Magazine article The Spectator

The Turf Quality Will Out

Magazine article The Spectator

The Turf Quality Will Out

Article excerpt

Ronald Reagan once told his staff that they were always to wake him if there was an emergency 'even if I am in a Cabinet meeting at the time'. All of us, Mrs Oakley included, have our definition of an emergency and the other night she shook me awake at 4 a. m.

to confront one. I was led to the bathroom where, safely entrapped under a glass, was a spider. He was admittedly a beady-eyed, muscular and long-legged spider but there was no way he could have escaped that glass before morning. Nevertheless, such was Mrs Oakley's agitation that he had to be defenestrated at that instant.

I du ly earned my Brown ie po ints although not altogether graciously. I had just fallen asleep for the first time in 36 hours following a virulent dose of food poisoning and for me there was no reason why the spider's return to his no doubt anxious family in our web-entwined rosebed could not have waited until morning. (Mrs Oakley's arachnophobia does not demand destruction;

removal from her vicinity is enough. But she does insist on the vital need for speed. ) It will, however, be a long time before in a fit of bravado I again prize open and consume a brace of firmly closed mussels in a dish of moules marinieres. For three days, no organ in my body seemed to be left undisturbed by the reaction induced by those malevolent molluscs. The only good thing was that feeling too wrecked to do anything else I became completely enthralled by the Paralympics: wheelchair rugby, sitting-down basketball, Ellie Simmonds in the pool, David Weir and Hannah Cockcroft hand racing their way to victory in their chariots, Jonnie Peacock and Oscar Pistorius flashing to victory on one blade or two.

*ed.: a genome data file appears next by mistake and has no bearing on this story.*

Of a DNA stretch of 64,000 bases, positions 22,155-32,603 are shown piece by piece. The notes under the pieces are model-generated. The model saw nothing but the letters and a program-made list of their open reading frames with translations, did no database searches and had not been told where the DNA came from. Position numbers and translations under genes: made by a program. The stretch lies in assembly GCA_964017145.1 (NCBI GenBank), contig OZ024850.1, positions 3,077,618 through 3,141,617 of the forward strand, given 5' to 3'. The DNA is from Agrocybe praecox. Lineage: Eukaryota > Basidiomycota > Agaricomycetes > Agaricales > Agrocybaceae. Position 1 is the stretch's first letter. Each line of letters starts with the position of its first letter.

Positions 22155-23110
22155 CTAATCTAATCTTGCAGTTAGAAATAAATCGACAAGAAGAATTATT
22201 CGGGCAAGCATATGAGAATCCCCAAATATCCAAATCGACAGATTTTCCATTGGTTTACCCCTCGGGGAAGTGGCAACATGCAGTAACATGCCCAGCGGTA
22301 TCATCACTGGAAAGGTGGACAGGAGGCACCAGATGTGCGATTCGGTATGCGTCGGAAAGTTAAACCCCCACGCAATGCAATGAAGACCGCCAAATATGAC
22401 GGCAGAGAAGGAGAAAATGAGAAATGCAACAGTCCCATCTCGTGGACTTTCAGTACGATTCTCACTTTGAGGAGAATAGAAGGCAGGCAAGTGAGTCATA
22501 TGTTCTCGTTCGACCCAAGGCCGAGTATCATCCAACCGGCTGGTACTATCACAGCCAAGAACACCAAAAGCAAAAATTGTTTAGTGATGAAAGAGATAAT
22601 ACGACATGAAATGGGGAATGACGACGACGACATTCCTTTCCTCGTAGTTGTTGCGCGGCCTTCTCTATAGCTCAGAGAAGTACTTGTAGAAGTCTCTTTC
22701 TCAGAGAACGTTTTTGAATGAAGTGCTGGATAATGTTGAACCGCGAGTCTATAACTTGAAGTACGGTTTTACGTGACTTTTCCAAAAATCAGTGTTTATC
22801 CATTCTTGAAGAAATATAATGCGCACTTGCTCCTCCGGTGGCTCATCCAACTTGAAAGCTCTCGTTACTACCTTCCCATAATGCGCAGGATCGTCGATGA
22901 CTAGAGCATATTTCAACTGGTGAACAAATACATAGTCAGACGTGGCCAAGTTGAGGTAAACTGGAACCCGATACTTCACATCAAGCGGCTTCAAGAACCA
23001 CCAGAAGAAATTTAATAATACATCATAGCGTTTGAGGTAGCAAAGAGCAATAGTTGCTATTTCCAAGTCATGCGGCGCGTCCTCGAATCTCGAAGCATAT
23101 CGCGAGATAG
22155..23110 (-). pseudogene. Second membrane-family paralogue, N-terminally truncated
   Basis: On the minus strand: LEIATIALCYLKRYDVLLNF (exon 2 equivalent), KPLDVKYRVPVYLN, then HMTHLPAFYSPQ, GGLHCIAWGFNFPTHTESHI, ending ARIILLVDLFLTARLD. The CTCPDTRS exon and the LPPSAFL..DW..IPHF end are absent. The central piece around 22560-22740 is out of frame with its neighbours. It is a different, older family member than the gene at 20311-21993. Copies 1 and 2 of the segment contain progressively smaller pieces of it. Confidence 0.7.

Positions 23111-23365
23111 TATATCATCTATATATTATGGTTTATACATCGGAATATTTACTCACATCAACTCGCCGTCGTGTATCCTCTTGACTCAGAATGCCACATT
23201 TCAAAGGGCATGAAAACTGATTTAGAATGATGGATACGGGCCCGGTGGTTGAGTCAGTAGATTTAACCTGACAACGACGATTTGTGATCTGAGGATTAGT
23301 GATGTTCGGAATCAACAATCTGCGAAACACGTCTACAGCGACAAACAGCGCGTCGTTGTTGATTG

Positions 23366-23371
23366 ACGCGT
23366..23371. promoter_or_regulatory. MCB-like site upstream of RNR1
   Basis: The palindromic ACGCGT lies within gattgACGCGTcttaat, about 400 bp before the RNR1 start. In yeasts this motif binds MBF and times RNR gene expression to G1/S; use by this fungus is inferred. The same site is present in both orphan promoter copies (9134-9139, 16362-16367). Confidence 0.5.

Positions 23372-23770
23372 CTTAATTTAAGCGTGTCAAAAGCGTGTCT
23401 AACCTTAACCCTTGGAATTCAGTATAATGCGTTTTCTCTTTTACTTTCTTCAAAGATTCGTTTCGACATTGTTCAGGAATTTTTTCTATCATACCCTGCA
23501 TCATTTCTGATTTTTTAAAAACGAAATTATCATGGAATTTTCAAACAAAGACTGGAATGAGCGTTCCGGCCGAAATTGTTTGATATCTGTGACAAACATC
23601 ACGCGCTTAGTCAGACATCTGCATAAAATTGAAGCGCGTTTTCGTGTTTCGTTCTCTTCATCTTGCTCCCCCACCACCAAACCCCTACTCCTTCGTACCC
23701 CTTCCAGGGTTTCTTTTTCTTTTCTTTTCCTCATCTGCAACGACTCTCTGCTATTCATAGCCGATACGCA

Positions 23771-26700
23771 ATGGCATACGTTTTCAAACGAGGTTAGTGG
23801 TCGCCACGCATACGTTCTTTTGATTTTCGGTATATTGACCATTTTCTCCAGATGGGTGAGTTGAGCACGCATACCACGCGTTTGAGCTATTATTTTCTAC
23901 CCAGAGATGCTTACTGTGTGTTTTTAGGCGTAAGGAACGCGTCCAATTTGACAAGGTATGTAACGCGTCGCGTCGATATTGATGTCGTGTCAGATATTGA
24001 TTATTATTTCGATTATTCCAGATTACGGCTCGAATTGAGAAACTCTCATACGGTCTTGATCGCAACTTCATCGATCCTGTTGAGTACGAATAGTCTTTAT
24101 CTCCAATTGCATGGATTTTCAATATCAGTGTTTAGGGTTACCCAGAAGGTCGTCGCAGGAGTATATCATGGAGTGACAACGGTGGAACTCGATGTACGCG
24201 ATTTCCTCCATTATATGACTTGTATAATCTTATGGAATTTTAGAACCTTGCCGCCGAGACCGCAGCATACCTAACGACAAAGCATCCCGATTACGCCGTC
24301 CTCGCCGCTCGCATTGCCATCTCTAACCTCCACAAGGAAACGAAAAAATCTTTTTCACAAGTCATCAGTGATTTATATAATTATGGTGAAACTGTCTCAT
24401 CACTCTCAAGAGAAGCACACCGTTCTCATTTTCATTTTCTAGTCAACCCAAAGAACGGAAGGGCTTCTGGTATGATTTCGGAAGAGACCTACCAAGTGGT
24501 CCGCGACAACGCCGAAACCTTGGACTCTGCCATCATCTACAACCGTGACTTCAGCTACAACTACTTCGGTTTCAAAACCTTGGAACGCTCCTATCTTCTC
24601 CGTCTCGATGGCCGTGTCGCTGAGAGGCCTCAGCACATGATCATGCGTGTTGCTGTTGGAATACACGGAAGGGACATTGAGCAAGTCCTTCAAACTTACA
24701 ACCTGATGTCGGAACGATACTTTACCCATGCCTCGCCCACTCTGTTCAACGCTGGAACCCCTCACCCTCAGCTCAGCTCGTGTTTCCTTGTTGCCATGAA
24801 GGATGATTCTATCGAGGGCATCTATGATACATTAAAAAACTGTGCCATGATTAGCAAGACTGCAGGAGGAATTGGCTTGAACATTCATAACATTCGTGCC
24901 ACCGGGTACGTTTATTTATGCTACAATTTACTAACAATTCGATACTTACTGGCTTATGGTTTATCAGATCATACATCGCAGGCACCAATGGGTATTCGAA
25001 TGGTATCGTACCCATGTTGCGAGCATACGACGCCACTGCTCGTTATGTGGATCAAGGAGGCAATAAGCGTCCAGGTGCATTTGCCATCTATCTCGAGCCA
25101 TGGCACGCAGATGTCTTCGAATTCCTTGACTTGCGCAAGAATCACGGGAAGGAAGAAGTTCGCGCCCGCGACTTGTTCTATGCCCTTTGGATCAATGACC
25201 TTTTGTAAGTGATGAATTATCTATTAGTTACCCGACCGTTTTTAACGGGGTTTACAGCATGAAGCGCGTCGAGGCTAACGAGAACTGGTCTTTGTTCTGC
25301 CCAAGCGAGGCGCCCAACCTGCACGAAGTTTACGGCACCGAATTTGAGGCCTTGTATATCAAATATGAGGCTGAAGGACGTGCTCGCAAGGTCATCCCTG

It was not just the triumph of the human spirit involved, the overcoming of adversity, the sheer positivity and drive displayed in overturning the hand dealt to them in life that captivated me so completely, it was also the sheer quality of the contests. This was no special branch of sport in its own particular set of inverted commas, this was raw, competitive contest pure and simple. It deserved its place on our TV screens and it deserved the audiences who turned up to cheer on the Paralympic athletes with every bit as much commitment and joy and excitement as had been engendered by Mo Farah and Usain Bolt.

It was all the more enjoyable that the Paralympics, too, produced a few tantrums and accusations and an occasional bad loser.

Even the normally graceful Oscar Pistorius, the man to whom the sport owes so much, got grumpy at one stage about the length of the blades worn by a competitor - and then answered his own complaint the best way by ending a gruelling fortnight with a totally majestic gold in the 400 metres. …

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